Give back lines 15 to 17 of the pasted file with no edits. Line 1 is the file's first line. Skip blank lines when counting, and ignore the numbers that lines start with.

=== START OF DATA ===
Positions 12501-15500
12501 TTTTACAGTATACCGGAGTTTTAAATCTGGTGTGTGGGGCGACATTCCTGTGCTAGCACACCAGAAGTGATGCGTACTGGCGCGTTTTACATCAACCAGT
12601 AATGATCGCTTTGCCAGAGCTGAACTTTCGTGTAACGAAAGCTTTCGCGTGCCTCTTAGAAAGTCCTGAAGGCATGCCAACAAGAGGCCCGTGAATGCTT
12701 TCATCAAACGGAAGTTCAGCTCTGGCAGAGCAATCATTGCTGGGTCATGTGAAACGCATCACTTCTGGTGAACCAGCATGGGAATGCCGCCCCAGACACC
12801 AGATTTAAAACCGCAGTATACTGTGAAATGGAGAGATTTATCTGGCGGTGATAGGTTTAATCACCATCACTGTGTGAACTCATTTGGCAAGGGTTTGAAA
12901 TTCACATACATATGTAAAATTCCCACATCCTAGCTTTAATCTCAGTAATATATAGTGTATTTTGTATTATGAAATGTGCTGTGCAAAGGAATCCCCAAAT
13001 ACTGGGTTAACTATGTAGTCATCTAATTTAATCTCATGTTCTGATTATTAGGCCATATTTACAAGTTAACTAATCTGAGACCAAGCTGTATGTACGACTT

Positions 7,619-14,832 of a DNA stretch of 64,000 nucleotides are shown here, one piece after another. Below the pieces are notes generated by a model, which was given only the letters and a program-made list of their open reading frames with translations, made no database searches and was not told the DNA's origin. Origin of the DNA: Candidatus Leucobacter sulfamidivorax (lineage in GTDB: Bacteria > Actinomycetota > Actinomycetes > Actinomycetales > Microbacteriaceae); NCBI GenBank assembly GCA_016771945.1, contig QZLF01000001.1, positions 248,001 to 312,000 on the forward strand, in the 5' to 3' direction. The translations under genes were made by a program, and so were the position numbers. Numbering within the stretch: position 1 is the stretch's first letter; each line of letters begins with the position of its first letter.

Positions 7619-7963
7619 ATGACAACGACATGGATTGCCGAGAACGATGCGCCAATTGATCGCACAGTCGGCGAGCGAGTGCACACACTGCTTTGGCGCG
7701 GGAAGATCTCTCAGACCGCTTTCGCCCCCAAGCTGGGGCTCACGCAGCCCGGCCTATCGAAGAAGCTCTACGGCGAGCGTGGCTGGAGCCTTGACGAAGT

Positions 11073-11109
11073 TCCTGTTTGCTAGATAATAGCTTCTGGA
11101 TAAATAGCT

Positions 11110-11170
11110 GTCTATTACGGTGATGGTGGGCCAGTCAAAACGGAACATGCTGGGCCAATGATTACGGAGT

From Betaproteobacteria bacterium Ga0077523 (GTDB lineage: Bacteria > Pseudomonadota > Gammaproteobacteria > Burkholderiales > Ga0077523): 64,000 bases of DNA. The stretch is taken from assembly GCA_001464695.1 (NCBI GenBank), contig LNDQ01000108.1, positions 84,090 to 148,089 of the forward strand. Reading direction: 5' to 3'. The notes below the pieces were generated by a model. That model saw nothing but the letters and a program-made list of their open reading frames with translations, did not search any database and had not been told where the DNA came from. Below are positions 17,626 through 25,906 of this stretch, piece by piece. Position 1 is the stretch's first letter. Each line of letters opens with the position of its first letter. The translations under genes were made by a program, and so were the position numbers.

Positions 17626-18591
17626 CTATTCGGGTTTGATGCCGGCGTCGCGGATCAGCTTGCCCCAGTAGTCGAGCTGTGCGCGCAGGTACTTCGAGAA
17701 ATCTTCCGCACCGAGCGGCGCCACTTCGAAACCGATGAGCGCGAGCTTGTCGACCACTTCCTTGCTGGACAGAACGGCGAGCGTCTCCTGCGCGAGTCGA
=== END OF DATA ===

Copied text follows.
Positions 11110-11170
11110 GTCTATTACGGTGATGGTGGGCCAGTCAAAACGGAACATGCTGGGCCAATGATTACGGAGT

From Betaproteobacteria bacterium Ga0077523 (GTDB lineage: Bacteria > Pseudomonadota > Gammaproteobacteria > Burkholderiales > Ga0077523): 64,000 bases of DNA. The stretch is taken from assembly GCA_001464695.1 (NCBI GenBank), contig LNDQ01000108.1, positions 84,090 to 148,089 of the forward strand. Reading direction: 5' to 3'. The notes below the pieces were generated by a model. That model saw nothing but the letters and a program-made list of their open reading frames with translations, did not search any database and had not been told where the DNA came from. Below are positions 17,626 through 25,906 of this stretch, piece by piece. Position 1 is the stretch's first letter. Each line of letters opens with the position of its first letter. The translations under genes were made by a program, and so were the position numbers.